Tuesday, March 24, 2015
Hubble Proves Einstein’s Theory
Nice headline but it is only another confirmation that gravity will bend light. Yet it is also an excellent example of the nature of our Space Time geometry.
Everything we know about physics is embedded in that geometry.
Einstein shifted us out of a pure Euclidean geometry that could predict none of this once and for all. Yet the mathematics is centered on a 'metric' acting as a given. Until my paper, the only metric we had was the slightly time axis extended metric of Euclidean Geometry.
It is noteworthy that my own work has no reason to similarly time extend my metric although time is exactly understood or at least modeled. .
Hubble proves Einstein’s theory
March 9 2015 at 03:30pm
By Steve Connor Comment on this story Reuters Multiple images of a single distant supernova within a cluster of galaxies located more than 5 billion light-years away, are seen in this image taken by the Hubble Space Telescope last week. In the inset, the arrows point to the multiple copies of the exploding star, dubbed Supernova Refsdal, located 9.3 billion light-years from Earth. The images are arranged around the galaxy in a cross-shaped pattern called an Einstein Cross.
Los Angeles – Stunning visual confirmation of Albert Einstein’s general theory of relativity has been provided by the Hubble Space Telescope, after astronomers captured the first images of light from an exploding star being distorted by a cluster of galaxies.
The scientist first predicted the effect more than a century ago and now, after 50 years of scanning the skies, it has finally been detected. The photograph shows the telltale signature of four points of light, originating from a single supernova explosion, arranged in an “Einstein cross” around a distant galaxy cluster.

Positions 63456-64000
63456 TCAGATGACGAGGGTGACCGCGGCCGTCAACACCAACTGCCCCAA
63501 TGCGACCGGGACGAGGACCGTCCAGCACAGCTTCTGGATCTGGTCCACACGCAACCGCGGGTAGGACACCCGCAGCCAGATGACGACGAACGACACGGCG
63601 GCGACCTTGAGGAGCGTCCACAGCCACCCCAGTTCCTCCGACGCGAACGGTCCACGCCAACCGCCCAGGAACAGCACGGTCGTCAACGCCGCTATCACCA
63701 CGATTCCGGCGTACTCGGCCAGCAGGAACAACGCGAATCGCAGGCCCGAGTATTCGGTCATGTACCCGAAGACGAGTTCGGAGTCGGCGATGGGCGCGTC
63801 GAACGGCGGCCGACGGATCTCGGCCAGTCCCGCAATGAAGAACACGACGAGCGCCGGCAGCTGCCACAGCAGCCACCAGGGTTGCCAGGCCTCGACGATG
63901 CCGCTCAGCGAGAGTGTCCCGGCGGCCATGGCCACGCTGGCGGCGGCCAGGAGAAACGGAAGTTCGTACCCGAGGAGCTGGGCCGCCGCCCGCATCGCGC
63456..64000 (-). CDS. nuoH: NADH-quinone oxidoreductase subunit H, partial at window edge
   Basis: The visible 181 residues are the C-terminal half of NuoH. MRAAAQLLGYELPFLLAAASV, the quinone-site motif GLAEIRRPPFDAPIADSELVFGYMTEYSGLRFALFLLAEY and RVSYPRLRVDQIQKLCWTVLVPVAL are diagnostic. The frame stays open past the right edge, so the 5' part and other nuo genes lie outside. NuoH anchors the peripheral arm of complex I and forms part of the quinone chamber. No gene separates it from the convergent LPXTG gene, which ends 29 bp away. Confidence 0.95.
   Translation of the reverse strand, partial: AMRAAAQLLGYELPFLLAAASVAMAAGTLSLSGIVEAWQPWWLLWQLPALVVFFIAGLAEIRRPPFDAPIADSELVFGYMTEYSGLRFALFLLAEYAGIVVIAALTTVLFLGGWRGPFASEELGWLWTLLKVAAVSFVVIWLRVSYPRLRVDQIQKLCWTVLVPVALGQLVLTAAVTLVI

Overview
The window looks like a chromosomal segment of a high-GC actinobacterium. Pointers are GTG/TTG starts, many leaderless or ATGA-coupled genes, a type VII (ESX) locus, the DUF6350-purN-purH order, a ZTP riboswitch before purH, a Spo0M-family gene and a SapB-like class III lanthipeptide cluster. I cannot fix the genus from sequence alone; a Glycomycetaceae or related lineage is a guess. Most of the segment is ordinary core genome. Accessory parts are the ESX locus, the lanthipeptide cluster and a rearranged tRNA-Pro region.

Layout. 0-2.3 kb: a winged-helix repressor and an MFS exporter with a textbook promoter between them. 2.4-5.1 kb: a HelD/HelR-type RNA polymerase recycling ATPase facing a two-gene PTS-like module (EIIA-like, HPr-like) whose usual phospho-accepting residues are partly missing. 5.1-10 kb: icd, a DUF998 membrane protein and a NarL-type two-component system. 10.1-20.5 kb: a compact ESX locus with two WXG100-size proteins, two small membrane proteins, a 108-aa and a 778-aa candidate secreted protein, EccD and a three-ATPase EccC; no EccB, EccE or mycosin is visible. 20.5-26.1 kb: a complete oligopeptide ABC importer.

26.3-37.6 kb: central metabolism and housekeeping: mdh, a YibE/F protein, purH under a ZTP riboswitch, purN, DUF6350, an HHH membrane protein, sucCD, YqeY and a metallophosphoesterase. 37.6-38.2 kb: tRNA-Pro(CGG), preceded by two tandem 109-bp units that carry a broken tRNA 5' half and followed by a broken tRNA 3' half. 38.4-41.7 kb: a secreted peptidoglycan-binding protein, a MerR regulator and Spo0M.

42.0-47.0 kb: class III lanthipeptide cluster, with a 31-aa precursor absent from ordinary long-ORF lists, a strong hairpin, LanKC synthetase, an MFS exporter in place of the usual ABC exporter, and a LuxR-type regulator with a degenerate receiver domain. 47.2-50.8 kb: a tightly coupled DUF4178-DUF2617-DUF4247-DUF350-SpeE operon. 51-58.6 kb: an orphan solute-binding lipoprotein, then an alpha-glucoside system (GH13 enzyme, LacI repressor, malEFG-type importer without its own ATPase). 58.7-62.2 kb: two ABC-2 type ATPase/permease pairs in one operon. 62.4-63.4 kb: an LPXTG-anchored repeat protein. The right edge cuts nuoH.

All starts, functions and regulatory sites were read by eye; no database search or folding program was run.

The four spots are the result of a hidden mass of dark matter inside the galaxy bending the light from the supernova which is many light years away but which falls directly behind it when viewed from Hubble.
Each of the four points of light take a different path through space and their travel times are affected by the amount of missing matter – the invisible dark matter that makes up most of the universe – that they have to pass through on their journey, said Patrick Kelly, of the University of California, Berkeley, who was part of the international team supported by the American and European space agencies, Nasa and ESA.
The effect is analogous to several trains leaving the same station at the same time but following different routes, some slower than others, to the same final destination, said Steve Rodney, of the Johns Hopkins University in Baltimore, one of the authors of the study published in the journal Science.
Einstein’s general theory of relativity predicts that dense concentrations of matter in the universe will exert such a strong gravitational pull on light passing through it that light becomes bent, just like a lens in a pair of spectacles.